Taking a transactional approach to power might sound innately bad, but not when you take this reframing of power seriously.
Transactional has become something of a dirty word in the business world. It suggests a short-term, one-off mindset and a commoditized approach to value. Nobody wants transactional relationships with employees, suppliers, or customers. But when it comes to exercising power, understanding power as a transaction may be a leader’s best bet.
hat’s because power is something leaders are commonly thought to possess, either by force of personality or by dint of positional authority. The mistaken idea that you are inherently powerful can be extraordinarily seductive—and comes with a variety of leadership pitfalls. Hubris (an exaggerated sense of self-confidence) is one of them. Arrogance (the belief that you are smarter than everyone else) is another. Worst of all is omnipotence—the conviction that you are above the rules. From there, it’s only a short hop to becoming living proof of Lord Acton’s famous line, “Power tends to corrupt, and absolute power corrupts absolutely.”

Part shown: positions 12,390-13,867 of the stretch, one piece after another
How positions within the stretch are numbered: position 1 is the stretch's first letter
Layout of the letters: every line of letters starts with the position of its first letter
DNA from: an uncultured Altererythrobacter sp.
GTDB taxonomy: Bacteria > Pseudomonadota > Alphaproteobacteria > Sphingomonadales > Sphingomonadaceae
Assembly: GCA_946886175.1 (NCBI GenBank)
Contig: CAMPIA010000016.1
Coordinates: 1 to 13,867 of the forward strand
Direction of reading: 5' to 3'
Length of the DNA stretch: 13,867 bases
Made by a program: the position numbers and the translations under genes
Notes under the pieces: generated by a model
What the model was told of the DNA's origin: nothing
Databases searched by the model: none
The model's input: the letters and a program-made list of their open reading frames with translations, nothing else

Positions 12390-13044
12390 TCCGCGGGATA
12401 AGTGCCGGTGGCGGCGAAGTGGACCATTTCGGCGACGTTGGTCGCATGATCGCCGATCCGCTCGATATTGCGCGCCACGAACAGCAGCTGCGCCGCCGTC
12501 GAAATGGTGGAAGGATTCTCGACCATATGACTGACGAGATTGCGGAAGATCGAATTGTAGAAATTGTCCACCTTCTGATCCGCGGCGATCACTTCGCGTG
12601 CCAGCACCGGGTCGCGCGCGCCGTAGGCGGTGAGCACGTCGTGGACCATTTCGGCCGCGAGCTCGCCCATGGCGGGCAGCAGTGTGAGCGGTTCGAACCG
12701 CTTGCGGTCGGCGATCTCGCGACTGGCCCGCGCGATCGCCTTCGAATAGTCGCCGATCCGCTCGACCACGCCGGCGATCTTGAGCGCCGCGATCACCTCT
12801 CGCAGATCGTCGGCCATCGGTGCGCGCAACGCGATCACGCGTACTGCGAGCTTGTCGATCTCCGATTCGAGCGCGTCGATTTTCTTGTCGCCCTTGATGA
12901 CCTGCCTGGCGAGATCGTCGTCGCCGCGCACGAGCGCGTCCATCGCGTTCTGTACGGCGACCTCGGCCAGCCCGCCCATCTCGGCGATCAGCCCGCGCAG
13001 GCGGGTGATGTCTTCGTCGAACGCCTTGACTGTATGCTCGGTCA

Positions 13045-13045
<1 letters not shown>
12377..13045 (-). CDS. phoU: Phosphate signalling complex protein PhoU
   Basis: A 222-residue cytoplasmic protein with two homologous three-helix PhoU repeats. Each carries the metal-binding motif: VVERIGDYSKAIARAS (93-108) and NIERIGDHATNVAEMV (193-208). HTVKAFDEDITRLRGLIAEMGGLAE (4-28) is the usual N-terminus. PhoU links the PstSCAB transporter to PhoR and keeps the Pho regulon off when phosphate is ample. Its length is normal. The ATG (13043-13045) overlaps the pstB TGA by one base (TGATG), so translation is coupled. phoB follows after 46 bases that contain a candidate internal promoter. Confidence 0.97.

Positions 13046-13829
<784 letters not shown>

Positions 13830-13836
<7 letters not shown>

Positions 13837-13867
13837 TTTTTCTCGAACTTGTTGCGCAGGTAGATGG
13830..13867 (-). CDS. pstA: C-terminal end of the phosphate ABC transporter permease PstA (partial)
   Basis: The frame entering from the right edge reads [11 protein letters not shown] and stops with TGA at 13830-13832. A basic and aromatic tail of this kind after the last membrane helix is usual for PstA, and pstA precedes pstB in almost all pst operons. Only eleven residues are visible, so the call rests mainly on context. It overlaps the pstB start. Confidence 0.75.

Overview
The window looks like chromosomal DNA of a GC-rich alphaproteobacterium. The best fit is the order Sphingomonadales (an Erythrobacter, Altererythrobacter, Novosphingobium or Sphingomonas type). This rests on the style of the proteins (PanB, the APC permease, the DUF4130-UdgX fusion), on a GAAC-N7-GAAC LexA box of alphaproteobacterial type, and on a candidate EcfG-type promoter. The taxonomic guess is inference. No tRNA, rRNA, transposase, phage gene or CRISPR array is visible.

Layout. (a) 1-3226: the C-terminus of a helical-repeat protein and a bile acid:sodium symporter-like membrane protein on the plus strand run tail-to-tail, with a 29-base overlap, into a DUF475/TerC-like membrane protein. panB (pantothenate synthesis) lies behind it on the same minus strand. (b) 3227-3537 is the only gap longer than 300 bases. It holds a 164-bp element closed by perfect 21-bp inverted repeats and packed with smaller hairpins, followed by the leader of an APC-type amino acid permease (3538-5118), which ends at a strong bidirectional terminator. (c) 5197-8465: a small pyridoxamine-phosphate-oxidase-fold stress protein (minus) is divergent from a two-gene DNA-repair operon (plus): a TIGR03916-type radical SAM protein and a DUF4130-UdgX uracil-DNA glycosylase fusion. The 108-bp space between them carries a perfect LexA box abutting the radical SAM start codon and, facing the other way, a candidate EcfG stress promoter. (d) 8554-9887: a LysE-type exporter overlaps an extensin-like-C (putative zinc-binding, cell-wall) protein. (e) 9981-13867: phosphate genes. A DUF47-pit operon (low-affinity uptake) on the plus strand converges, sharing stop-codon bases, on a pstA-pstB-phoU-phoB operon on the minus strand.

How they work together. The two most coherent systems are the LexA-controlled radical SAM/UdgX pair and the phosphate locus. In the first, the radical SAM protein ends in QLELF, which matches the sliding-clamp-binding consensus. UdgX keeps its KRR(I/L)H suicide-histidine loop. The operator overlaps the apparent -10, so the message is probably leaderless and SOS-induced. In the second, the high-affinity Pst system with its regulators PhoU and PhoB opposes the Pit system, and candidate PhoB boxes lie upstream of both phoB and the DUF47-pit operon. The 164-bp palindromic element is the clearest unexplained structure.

There are lots of worthy prescriptions for avoiding the pitfalls of power, including servant, humble, and empathic leadership. But they depend on a level of self-awareness and mindfulness that can be difficult to muster on a day-to-day basis. If you struggle with the siren call of power, it might be easier to rethink your view of power than to remake yourself.
Organizational behavior professors Julie Battilana of Harvard Business School and Tiziana Casciaro of the Rotman School of Management offer leaders (and followers) such a reframing in their new book, Power, for All: How It Really Works and Why It’s Everyone’s Business. They do it by tapping power dependence theory, a branch of social exchange theory that was developed starting in the 1960s by Richard Emerson, then a sociologist at the University of Cincinnati.
Like Emerson, Battilana and Casciaro peg power to resources, not people.
You may also enjoy: